The Brill Building, located at 1619 Broadway in the heart of New York's
music district, is a name synonymous with an approach to songwriting that changed the
course of music.
The Brill Building sound came out from the stretch along Broadway between 49th and 53rd streets. The Brill Building (named after the Brill Brothers whose clothing store was first located in the street level corner and would later buy it), was at 1619 Broadway. After its completion in 1931, the owners were forced by a deepening Depression to rent space to music publishers, since there were few other takers. The first three, Southern Music, Mills Music and Famous-Music were soon joined by others. By 1962 the Brill Building contained 165 music businesses.
The Brill Building in the early '60s was a classic model of vertical integration. There you could write a song or make the rounds of publishers until someone bought it. Then you could go to another floor and get a quick arrangement, lead sheet for $10, get some copies made at the duplication office; book an hour at a demo studio; hire some of the musicians and singers that hung around; and finally cut a demo of the song. Then you could take it around the building to the record companies, publishers, artist's managers or even the artists themselves. If you made a deal there were radio promoters available to sell the record.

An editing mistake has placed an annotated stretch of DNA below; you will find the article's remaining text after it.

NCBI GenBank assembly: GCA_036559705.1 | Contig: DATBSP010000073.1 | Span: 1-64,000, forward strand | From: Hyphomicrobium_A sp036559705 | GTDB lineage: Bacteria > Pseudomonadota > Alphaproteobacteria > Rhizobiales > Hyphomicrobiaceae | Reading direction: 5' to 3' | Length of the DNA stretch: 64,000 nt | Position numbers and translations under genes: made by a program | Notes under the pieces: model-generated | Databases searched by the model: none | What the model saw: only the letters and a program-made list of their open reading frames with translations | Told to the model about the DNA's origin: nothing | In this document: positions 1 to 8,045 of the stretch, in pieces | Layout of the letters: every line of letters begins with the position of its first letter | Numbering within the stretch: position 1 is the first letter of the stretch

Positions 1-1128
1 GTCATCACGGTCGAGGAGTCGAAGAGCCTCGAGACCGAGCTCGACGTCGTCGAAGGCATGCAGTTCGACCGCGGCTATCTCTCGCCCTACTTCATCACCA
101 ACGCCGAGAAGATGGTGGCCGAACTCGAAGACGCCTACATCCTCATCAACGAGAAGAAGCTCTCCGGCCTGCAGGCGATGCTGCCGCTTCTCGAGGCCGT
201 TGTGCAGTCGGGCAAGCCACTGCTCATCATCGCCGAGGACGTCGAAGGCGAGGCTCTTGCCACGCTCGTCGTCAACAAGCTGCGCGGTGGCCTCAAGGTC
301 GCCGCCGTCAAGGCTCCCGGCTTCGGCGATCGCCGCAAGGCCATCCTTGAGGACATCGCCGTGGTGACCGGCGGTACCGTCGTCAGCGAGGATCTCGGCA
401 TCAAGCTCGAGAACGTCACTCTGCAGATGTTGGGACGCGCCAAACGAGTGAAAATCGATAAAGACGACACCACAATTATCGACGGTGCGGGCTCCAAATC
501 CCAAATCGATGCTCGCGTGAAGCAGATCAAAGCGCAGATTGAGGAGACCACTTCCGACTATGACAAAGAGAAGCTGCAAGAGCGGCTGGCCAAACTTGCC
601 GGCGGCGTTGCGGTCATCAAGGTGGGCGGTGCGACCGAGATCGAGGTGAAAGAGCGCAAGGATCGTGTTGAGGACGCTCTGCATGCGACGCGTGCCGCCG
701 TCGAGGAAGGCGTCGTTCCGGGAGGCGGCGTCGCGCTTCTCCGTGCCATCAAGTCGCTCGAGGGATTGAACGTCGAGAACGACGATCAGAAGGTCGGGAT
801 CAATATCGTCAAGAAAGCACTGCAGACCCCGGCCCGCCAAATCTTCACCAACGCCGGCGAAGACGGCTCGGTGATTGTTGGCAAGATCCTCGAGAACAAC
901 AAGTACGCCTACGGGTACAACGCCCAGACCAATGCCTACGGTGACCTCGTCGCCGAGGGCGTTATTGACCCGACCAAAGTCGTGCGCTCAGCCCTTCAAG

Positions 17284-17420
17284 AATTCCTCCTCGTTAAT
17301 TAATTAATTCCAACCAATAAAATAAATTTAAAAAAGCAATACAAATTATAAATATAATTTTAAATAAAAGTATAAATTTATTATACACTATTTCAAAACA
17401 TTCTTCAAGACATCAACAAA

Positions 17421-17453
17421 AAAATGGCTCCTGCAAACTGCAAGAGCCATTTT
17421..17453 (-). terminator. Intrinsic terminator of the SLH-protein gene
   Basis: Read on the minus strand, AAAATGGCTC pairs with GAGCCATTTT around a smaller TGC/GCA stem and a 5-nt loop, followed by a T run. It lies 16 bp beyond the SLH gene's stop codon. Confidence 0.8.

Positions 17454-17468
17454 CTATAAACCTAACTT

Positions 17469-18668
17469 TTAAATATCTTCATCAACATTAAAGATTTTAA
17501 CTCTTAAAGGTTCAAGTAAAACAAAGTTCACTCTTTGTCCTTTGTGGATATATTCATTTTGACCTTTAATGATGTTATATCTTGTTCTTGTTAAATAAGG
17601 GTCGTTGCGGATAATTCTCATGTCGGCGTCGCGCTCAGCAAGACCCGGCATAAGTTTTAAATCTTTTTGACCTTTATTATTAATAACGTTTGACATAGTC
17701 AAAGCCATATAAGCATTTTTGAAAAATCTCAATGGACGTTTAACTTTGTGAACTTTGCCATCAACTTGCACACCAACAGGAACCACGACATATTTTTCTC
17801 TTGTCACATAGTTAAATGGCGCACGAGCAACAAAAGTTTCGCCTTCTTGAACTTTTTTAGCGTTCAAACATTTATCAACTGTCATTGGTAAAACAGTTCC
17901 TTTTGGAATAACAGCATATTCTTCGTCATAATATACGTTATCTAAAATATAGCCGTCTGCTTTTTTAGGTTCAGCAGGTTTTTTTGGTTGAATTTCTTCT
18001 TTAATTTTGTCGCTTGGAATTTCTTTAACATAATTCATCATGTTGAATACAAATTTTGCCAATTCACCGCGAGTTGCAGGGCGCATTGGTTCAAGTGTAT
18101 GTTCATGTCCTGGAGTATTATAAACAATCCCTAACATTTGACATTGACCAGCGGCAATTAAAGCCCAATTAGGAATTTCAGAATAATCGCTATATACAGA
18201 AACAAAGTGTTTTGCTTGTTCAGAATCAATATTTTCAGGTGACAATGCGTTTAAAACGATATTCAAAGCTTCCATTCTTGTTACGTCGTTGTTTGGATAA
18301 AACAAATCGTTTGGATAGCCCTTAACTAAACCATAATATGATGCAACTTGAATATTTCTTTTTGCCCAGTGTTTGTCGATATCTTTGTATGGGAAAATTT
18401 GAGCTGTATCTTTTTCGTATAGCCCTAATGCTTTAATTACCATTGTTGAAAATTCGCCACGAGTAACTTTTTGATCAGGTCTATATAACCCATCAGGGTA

Don Kirshner and Aldon Music
George "Shadow" Morton Phil Spector
Brill Building Jukebox